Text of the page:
The Four Noble Truths are said to be the first teachings of the historical Buddha after his enlightenment experience. They are informational, symbolic, and indirectly prescriptive. In the ultimate analysis, they are foundational to the Buddhist religion’s view of existence and the supreme spiritual purpose of Buddhists after multiple lifetimes.
The four noble truths are as follows:
- The truth of “suffering” or “pain.” Pian and suffering are due to impermanence. Impermanence includes the transience of positive emotional states, the fleetingness of existence, the impermanence of the novelty of a situation, etc. This teaching can remind us of the Pre-Socratic philosopher, Heraclitus, who wisely stated that one could not step into the same river twice. In other words, the priority and constancy of change.
- The second truth tells us that suffering/pain (dukkha) arises simultaneously with craving (tanha) or attachment. Craving is often a craving for impermanent sensory experiences, emotional experiences, mental experiences, objects, people, and places. Things change when we don’t want them to. Even the desire for the cessation of life and what one may believe to be the end of suffering is a false conclusion in Buddhist doctrine because death is not permanent in the Buddhist view. After all, rebirth follows death (this is the doctrine of Reincarnation).
- The third truth tells us that there can be a cessation or end of suffering and pain caused by craving and attachment to impermanence. The end to suffering and pain (indicative of internal, emotional distress and turmoil) is to abolish one’s desire and attachment or contain it. When we imagine an individual utterly free of attachment, we may think of a dispassionate, emotionless, and uber-rational robot. Such a one is not an enlightened one in Buddhist thought because the admonishment to practice compassion tempers this potential outcome through the teachings of the eightfold path.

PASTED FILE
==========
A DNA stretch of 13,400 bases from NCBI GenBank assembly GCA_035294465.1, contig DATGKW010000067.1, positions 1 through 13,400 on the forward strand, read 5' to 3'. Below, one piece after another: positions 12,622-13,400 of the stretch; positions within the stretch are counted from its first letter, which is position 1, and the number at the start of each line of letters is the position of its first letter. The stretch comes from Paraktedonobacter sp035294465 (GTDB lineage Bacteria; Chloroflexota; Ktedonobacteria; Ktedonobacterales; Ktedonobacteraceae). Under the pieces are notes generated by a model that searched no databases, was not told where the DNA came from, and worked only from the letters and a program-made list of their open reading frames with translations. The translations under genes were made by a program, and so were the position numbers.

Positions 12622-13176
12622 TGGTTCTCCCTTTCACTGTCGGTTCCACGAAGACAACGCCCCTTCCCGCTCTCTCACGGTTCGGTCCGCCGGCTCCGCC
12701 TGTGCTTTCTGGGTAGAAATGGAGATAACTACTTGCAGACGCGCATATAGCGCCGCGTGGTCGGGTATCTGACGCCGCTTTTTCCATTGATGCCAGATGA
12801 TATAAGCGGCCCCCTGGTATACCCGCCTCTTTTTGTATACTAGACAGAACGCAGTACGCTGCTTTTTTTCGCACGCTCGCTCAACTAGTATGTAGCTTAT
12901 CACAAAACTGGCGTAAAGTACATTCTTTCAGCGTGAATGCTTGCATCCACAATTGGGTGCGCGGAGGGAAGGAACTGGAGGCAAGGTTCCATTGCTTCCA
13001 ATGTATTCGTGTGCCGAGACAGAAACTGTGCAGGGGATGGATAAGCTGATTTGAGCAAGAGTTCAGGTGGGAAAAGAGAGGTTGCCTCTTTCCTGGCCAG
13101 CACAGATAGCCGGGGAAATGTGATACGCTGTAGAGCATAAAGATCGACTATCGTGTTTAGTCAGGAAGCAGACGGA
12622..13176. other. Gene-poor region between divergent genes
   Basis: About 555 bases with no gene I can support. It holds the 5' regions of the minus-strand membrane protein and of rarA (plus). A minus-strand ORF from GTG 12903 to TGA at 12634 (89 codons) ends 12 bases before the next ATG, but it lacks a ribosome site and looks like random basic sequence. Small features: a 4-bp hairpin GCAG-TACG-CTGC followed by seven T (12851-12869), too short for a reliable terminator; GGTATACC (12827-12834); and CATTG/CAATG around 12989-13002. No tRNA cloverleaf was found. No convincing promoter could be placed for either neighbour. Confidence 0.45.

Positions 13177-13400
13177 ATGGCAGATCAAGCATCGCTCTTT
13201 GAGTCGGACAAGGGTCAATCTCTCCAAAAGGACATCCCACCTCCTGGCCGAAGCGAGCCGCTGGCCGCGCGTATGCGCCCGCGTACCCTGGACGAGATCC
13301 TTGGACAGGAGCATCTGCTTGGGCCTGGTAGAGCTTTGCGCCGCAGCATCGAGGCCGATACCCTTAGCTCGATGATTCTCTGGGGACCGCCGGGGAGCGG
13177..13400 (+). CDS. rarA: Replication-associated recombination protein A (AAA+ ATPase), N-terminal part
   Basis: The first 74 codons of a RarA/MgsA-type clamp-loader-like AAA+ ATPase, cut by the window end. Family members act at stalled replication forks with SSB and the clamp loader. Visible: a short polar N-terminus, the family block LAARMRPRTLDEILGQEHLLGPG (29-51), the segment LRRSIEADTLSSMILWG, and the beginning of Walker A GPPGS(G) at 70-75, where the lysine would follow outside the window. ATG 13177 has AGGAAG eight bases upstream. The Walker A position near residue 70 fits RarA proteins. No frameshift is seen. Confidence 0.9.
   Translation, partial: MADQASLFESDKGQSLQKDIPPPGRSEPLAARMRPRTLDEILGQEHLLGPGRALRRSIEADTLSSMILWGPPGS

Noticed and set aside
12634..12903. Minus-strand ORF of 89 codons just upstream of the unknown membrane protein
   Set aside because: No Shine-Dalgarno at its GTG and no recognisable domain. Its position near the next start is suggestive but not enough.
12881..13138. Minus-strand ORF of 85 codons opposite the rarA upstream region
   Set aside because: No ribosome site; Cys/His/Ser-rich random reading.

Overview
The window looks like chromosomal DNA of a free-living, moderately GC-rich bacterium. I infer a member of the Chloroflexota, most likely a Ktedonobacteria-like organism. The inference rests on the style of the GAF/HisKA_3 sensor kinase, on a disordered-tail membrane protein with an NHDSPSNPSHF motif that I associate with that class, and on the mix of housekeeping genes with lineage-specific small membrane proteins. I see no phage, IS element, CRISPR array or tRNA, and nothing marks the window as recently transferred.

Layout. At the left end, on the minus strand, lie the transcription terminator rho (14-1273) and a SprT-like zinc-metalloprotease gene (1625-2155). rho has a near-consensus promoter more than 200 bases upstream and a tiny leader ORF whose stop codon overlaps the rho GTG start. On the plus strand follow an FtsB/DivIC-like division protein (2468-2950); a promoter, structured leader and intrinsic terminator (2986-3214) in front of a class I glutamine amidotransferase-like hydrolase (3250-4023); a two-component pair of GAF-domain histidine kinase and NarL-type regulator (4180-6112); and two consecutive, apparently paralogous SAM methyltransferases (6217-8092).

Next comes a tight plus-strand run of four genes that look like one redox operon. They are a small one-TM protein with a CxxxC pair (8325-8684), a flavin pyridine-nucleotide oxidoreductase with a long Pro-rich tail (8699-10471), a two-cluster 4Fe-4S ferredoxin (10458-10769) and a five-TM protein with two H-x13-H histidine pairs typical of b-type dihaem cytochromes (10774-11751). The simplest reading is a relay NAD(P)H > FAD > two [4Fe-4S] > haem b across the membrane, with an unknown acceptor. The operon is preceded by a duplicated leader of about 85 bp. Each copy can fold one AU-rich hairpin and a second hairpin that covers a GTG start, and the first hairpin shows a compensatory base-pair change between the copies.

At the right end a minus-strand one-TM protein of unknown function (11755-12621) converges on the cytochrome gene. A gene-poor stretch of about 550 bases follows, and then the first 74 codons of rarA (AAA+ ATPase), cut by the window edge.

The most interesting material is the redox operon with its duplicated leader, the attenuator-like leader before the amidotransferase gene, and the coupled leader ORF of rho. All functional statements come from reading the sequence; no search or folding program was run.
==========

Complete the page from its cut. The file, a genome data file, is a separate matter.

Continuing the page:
- The final noble truth is the way to achieve this compassionate, non-craving, unattached state. The way to achieve this state is through the eight-fold path of right view, right speech, right resolve, right conduct, right livelihood, right effort, right mindfulness, and right absorption (meditative state of union).
The eight-fold path is a prescriptive resource on living nobly as a Buddhist on one’s way to freedom from the cycle of death and rebirth, or the ultimate goal of nirvana.
The role of the four noble truths in the Buddhist religion is foundational. It is a core teaching upon which all further Buddhist teachings stem. We cannot take the importance of the Four Noble Truths lightly.